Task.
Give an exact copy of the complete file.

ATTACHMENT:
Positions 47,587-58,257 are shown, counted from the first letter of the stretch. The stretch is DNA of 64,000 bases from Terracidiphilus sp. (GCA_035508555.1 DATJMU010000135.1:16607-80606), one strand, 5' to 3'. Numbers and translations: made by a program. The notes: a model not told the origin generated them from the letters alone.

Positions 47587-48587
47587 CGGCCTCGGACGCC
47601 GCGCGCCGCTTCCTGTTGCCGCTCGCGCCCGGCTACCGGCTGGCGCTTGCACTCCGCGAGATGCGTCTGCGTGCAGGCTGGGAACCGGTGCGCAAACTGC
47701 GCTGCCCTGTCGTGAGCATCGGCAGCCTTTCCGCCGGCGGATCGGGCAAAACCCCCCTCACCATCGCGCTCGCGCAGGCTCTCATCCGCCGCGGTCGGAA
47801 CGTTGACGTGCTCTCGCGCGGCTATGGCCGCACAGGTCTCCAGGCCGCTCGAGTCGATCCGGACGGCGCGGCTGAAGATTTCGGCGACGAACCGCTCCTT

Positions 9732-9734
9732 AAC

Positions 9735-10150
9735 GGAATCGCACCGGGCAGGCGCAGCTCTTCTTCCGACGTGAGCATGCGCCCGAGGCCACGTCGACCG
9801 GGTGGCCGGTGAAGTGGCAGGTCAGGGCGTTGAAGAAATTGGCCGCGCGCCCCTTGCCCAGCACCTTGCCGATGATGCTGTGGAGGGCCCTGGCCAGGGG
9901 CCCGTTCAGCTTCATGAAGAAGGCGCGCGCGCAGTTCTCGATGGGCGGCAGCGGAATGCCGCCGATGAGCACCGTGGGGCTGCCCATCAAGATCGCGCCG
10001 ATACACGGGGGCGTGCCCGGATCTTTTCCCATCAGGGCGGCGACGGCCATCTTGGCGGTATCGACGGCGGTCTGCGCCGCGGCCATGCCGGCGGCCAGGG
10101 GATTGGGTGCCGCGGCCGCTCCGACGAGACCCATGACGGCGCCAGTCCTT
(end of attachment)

Positions 47,587-58,257 are shown, counted from the first letter of the stretch. The stretch is DNA of 64,000 bases from Terracidiphilus sp. (GCA_035508555.1 DATJMU010000135.1:16607-80606), one strand, 5' to 3'. Numbers and translations: made by a program. The notes: a model not told the origin generated them from the letters alone.

Positions 47587-48587
47587 CGGCCTCGGACGCC
47601 GCGCGCCGCTTCCTGTTGCCGCTCGCGCCCGGCTACCGGCTGGCGCTTGCACTCCGCGAGATGCGTCTGCGTGCAGGCTGGGAACCGGTGCGCAAACTGC
47701 GCTGCCCTGTCGTGAGCATCGGCAGCCTTTCCGCCGGCGGATCGGGCAAAACCCCCCTCACCATCGCGCTCGCGCAGGCTCTCATCCGCCGCGGTCGGAA
47801 CGTTGACGTGCTCTCGCGCGGCTATGGCCGCACAGGTCTCCAGGCCGCTCGAGTCGATCCGGACGGCGCGGCTGAAGATTTCGGCGACGAACCGCTCCTT

Positions 9732-9734
9732 AAC

Positions 9735-10150
9735 GGAATCGCACCGGGCAGGCGCAGCTCTTCTTCCGACGTGAGCATGCGCCCGAGGCCACGTCGACCG
9801 GGTGGCCGGTGAAGTGGCAGGTCAGGGCGTTGAAGAAATTGGCCGCGCGCCCCTTGCCCAGCACCTTGCCGATGATGCTGTGGAGGGCCCTGGCCAGGGG
9901 CCCGTTCAGCTTCATGAAGAAGGCGCGCGCGCAGTTCTCGATGGGCGGCAGCGGAATGCCGCCGATGAGCACCGTGGGGCTGCCCATCAAGATCGCGCCG
10001 ATACACGGGGGCGTGCCCGGATCTTTTCCCATCAGGGCGGCGACGGCCATCTTGGCGGTATCGACGGCGGTCTGCGCCGCGGCCATGCCGGCGGCCAGGG
10101 GATTGGGTGCCGCGGCCGCTCCGACGAGACCCATGACGGCGCCAGTCCTT